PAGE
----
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Iraq's 53 Blindfolded Bodies Resurrect Specter of Sectarian Violence

Iraqi forces discovered 53 bound and blindfolded corpses south of Baghdad today, a chilling reminder of sectarian fighting in 2006 and 2007.
Photo via AP

Iraqi security forces found 53 bound and blindfolded bodies in a town south of Baghdad today, in an incident reminiscent of the sectarian violence that gripped the country in 2006 and 2007.

The victims, who were male and found in an agricultural area outside Hillah, had been shot in the head and chest at least a week ago, AFP reported. Military spokesman Brig. Gen. Saad Maan Ibrahim told AP that the circumstances of the killings and identities of the victims would be investigated.


Against a background of increased sectarian tension, the deaths will be a cause for concern. Between 2006 and 2007, Shiite and Sunni militias engaged a cycle of brutal killings, usually unceremoniously dumping bodies by roadsides or in ditches and alleys.

Hillah, around 60 miles south of the capital, is majority Shiite, although there are a number of Sunni towns to the north which saw heavy fighting during that period.

Tensions had eased, but now, after hardline Sunni militants led by the Islamic State of Iraq and Syria (ISIS) overran large swathes of northern Iraq, sectarian violence appears to be on the increase again. Many Sunnis feel that Iraqi Prime Minister Nouri al-Maliki's government has been corrupt and his policies sectarian, and so sympathize with the rebels.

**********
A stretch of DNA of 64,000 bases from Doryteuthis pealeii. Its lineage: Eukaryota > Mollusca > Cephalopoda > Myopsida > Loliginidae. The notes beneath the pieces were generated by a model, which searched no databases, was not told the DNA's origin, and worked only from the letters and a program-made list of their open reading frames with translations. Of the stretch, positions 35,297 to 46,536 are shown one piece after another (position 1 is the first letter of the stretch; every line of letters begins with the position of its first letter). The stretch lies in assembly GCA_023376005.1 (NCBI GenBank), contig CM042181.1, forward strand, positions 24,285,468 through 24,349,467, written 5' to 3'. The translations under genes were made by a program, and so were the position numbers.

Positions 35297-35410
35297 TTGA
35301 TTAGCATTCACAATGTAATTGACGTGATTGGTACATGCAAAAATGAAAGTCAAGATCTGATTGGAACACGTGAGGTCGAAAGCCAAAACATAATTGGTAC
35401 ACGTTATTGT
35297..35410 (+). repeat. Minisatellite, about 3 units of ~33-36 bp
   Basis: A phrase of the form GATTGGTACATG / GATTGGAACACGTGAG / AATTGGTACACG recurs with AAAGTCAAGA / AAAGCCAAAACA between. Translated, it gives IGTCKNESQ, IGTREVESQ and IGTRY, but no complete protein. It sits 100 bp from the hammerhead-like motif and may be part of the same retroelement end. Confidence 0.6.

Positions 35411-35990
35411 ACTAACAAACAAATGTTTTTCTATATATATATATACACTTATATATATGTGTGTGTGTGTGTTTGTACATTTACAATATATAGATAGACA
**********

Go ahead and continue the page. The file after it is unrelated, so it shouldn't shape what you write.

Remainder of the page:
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Meanwhile, Shiite militias have mobilized to protect Baghdad and elsewhere, and have been fighting alongside government troops. Iran, Maliki's key Shiite ally, has been providing assistance to the Iraqi armed forces.

This is not the first mass killing since the ISIS-led attacks. On June 27, Human Rights Watch (HRW) said that analysis of photographs and satellite images strongly indicated that ISIS killed between 160 and 190 men in Tikrit after seizing the city on June 11. ISIS claimed to have "exterminated" 1,700 Shiite soldiers on June 12 and subsequently posted photographs apparently showing the executed men.


Massacres appear to have taken place on both sides. On June 23, a number of prisoners died while being transferred to a Baghdad jail. Officials said the convoy transporting the victims was attacked by militants and that 10 were killed in the resultant firefight. However, sources told Reuters that all 69 men were actually killed by police. Just a few days before that, 44 prisoners were killed in Baquba, north of Baghdad. Again, the versions of events differed.

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Also today, Maliki said that Erbil, the capital of Iraq's semi-autonomous Kurdish region, is being used as a base by ISIS fighters. "We will never be silent about Erbil becoming a base for the operations of the Islamic State and Baathists and al-Qaeda and the terrorists," he said, during his weekly televised address, Al Jazeera reported.

His comments came after Massoud Barzani, president of the Kurdish territories made the first step towards independence for the region on July 3 by asking the Kurdish parliament to form a committee that would organize an independence referendum. The request placed Barzani at direct odds with Maliki, who accused him of exploiting the situation.

Kurdish forces moved into disputed areas in the north of the country — including taking singlehanded control of oil-rich Kirkuk — when a lightning offensive by ISIS-led militants routed Iraqi troops in the region last month. Barzani has since said that Kurds would hold on to the disputed regions.

Check out The Battle for Iraq, VICE News's video dispatches from inside the country, here.

Follow John Beck on Twitter: @JM_Beck